Located 2,600 miles southwest of Hawaii, the National Park of American Samoa is the most remote unit of the National Park System and the U.S. National Park south of the Equator. The Park spreads across three islands, 9,500 acres of tropical rainforest, and 4,000 acres of ocean, including coral reefs. While remote, the islands of American Samoa, true to the meaning of the word Samoa (Islands of Sacred Earth), are welcoming and offer beautiful landscapes and centuries of culture and history.
Seasoned backpacker and adventurer Yang Lu earned the grand prize in the 2015 Share the Experience photo contest with this image of a sunburst captured at sunrise in Glen Canyon National Recreation Area, Utah. Yang has made the outdoors part of his daily life and finds deep connection to the land through his lens.
“My photography is not just for recreation, it is to inspire people to explore these areas." -- Yang Lu
Photo by Yang Lu (www.sharetheexperience.org).
The plantings of cherry trees originated in 1912 as a gift of friendship to the People of the United States from the People of Japan. In Japan, the flowering cherry tree, or "Sakura," is an exalted flowering plant. The beauty of the cherry blossom is a potent symbol equated with the evanescence of human life and epitomizes the transformation of Japanese culture throughout the ages.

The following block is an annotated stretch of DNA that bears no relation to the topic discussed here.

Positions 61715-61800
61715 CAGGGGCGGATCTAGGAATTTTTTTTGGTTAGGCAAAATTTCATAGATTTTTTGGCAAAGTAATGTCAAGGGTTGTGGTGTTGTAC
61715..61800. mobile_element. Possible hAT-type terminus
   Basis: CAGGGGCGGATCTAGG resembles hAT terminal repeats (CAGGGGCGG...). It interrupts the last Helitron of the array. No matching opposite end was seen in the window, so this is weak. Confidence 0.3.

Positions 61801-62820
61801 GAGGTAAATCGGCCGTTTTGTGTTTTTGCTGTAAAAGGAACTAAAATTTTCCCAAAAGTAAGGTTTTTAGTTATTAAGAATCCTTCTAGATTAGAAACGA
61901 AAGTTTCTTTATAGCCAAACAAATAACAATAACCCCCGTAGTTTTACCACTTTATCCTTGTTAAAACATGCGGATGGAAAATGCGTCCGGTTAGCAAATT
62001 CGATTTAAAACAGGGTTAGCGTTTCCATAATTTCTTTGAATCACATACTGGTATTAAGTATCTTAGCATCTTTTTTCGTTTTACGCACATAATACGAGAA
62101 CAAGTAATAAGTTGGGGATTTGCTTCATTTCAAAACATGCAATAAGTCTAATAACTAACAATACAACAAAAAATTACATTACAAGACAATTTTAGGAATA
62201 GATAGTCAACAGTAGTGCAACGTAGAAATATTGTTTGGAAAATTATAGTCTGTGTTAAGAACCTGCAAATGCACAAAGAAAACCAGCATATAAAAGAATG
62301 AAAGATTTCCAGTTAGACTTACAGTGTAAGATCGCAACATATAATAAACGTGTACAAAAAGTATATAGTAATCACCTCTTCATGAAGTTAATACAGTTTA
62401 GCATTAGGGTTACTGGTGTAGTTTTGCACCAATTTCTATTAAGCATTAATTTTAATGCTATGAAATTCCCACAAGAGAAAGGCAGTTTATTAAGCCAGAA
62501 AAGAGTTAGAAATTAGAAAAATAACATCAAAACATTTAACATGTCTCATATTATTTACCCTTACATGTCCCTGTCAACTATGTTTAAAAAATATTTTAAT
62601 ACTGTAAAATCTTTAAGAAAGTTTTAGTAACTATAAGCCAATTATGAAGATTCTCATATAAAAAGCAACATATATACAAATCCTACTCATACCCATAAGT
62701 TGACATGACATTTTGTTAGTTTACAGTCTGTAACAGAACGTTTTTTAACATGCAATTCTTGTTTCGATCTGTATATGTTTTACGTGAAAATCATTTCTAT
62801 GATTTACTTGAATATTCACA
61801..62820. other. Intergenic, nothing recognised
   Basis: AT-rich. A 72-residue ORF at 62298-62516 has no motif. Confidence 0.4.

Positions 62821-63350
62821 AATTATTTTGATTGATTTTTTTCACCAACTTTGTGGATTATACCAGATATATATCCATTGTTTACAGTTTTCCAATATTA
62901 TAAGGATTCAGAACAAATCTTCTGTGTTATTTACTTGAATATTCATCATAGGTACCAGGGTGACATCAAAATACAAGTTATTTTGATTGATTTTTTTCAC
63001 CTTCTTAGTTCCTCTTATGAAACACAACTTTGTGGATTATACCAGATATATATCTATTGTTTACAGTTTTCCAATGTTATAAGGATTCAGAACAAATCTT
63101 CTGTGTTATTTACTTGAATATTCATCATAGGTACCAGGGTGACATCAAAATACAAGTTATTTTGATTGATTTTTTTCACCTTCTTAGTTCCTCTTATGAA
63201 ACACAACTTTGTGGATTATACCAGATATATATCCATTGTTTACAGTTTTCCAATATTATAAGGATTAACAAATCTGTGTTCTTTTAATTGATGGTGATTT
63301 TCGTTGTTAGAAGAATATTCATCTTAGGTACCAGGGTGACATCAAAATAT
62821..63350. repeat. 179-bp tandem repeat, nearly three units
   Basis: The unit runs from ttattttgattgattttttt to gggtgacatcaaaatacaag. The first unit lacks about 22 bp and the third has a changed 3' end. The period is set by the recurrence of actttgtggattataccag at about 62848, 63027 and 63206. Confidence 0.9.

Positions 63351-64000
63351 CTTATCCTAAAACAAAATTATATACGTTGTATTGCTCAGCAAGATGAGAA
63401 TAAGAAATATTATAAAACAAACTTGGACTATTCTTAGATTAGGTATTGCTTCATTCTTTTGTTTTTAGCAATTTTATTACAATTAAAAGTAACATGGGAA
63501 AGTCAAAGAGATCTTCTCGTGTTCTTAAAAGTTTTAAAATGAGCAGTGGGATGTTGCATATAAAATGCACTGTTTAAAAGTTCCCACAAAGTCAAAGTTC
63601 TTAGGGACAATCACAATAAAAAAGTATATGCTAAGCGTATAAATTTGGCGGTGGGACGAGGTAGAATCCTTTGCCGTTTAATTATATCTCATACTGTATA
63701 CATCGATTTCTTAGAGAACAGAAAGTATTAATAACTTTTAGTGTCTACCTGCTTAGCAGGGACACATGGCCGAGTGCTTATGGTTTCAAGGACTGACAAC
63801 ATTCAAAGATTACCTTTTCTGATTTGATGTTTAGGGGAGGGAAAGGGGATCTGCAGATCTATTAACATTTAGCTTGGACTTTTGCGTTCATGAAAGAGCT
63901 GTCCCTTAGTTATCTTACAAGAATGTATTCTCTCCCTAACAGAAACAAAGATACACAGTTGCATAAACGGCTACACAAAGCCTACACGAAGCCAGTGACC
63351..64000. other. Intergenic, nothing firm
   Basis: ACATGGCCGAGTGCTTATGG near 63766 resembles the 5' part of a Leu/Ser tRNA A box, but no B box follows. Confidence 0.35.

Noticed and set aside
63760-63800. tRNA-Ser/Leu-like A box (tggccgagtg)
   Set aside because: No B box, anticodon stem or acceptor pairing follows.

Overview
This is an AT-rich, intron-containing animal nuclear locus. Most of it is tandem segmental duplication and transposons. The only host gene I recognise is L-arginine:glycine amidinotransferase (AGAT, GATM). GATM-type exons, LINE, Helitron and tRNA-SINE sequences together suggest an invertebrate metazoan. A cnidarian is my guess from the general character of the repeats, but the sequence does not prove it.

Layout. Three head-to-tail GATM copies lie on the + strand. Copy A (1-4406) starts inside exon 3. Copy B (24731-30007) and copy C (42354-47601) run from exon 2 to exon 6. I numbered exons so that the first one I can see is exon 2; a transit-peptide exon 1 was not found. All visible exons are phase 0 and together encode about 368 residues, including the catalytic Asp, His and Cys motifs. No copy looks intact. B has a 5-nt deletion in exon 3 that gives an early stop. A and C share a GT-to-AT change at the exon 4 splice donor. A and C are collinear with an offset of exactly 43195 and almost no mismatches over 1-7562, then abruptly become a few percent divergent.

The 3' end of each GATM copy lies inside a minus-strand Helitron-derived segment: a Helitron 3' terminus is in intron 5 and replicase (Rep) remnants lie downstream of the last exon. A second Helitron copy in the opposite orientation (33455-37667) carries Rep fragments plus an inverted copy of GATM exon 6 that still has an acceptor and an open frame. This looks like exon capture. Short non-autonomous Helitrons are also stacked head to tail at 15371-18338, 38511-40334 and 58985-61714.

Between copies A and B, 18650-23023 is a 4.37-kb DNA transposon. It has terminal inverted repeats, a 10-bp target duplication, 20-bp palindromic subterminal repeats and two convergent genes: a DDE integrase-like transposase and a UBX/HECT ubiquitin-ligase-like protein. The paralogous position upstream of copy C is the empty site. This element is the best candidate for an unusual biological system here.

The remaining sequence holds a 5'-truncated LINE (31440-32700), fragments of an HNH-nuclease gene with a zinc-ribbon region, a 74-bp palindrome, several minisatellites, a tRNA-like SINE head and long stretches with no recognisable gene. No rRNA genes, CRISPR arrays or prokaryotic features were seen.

Photos: New Visitor Center at Dinosaur National Monument
Secretary Salazar participating in a ribbon-cutting ceremony to officially dedicate a new Quarry Visitor Center at Dinosaur National Monument. Photo by Tami A. Heilemann-Office of Communications
Secretary Salazar takes a hard-hat tour of the new Quarry Exhibit Hall. Photo by Tami A. Heilemann-Office of Communications
Secretary Salazar chats with a construction worker. The Visitor Center is in the final stages of construction completion, the new exhibit hall is expected to open to the public on October 4. Photo by Tami A. Heilemann-Office of Communications
Secretary Salazar speaks to construction workers at Quarry Exhibit Hall. Photo by Tami A. Heilemann-Office of Communications
Last edited 7/30/2015
Secretary Salazar participated in a ribbon-cutting ceremony to officially dedicate a new 7,595-square foot Quarry Visitor Center at Dinosaur National Monument, on the border of Colorado and Utah. A recipient of construction funding from the American Recovery and Reinvestment Act (ARRA), the new visitor center will feature exhibits explaining the monument and its features, an auditorium for programs and viewing of park films, a monument information desk, and the park bookstore.